“So, for example, if there are two medications available for a particular condition, or two types of treatment,” you have to have “the same level of treatment available for mental health and substance abuse disorders in that plan,” Heller said.
That requirement will give nearly 32 million Americans new access to substance abuse and mental health treatment, according to estimates from the U.S. Health and Human Services Department. And it will expand mental health and substance abuse benefits for an additional 31 million Americans, the HHS estimates.
“This is a big deal for addiction treatment access,” Heller said.
The Essential Health Benefits framework, unfortunately, does impose some limits on the extent of addiction coverage, Heller said. Defining benchmark plans for each state, that list of 10 benefits requires only “a bare minimum” of addiction treatment coverage, leaving out medication like methadone, Heller said. Expanding benchmark plans to include such medication treatment will require further advocacy, Heller said.
Where It Could Break Down
One aspect of the ACA could be particularly helpful in scaling up—the integration of behavioral health (mental and substance abuse) with physical health. That coordination provides the opportunity to expand addiction treatment in alternative ways, Heller said. “We may not have enough treatment, so how about supporting, for example, community health centers to build out substance use disorder treatment?”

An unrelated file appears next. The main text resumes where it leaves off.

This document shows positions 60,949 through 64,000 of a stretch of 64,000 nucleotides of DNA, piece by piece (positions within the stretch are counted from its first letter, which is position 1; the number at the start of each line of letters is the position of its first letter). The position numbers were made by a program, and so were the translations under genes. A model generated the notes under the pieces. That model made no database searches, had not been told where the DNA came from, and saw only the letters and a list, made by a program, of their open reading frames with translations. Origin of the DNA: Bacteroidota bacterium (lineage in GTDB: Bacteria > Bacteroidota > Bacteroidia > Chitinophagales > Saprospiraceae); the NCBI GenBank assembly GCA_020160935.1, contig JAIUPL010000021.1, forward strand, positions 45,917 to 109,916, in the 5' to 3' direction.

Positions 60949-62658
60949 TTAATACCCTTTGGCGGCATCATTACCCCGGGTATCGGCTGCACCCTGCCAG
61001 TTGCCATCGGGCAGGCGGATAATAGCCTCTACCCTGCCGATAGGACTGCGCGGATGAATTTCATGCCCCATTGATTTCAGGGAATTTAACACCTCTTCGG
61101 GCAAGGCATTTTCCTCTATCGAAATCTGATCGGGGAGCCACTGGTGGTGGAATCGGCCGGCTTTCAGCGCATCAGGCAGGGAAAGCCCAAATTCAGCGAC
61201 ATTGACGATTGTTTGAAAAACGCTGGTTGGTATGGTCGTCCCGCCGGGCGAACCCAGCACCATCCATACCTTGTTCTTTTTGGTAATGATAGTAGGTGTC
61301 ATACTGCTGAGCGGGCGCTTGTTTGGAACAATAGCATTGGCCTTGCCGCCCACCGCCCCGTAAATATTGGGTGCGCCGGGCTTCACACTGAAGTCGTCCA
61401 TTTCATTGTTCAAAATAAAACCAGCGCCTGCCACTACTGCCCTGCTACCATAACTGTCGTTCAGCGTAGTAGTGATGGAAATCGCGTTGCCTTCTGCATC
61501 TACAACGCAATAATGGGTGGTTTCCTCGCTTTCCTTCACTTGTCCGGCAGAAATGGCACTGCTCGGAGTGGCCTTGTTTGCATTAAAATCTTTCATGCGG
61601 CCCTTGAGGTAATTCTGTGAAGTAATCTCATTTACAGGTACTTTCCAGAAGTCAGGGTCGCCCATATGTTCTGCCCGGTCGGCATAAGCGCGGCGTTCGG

And the basic regulations, too, could fail to meet expectations, as insurance agencies may try to skirt the rules. For instance, some have pointed out that insurance plans could violate the spirit of the parity laws via pre-authorization rules. Essentially, both medical and behavioral benefits could call for pre-authorization—but, in practice, only the mental and substance abuse treatments would require it, Bianchi said.
Still, despite the challenges, the ACA and its associated regulations will make a tremendous difference, particularly among those populations disproportionately affected by substance abuse.
“I think that the ACA is an absolute game changer,” Donner said. “And I’m extremely excited about the potential of it.”
One of the most important changes in the ACA may come from its larger philosophical implications, Heller said. Essentially, President Obama’s health care act enshrines in federal law that substance abuse is a medical issue—not the result of poor morals, and not a criminal justice problem, Heller said.
That reflects a greater societal change, as the country as a whole has gotten over some of the stigma it once held for substance abuse, Bianchi said. “This is a shift that has taken place over generations,” he said. “It’s not just a matter of a couple of years and a couple of laws.”
The ACA’s federal definition of addiction as a healthcare issue may even pave the way to greater changes, potentially including decriminalization, Heller said.
“If we view ACA as this document that is now federal policy…it’s sort of de facto recognition that it’s not a criminal justice issue. It needs to be addressed as a health issue.”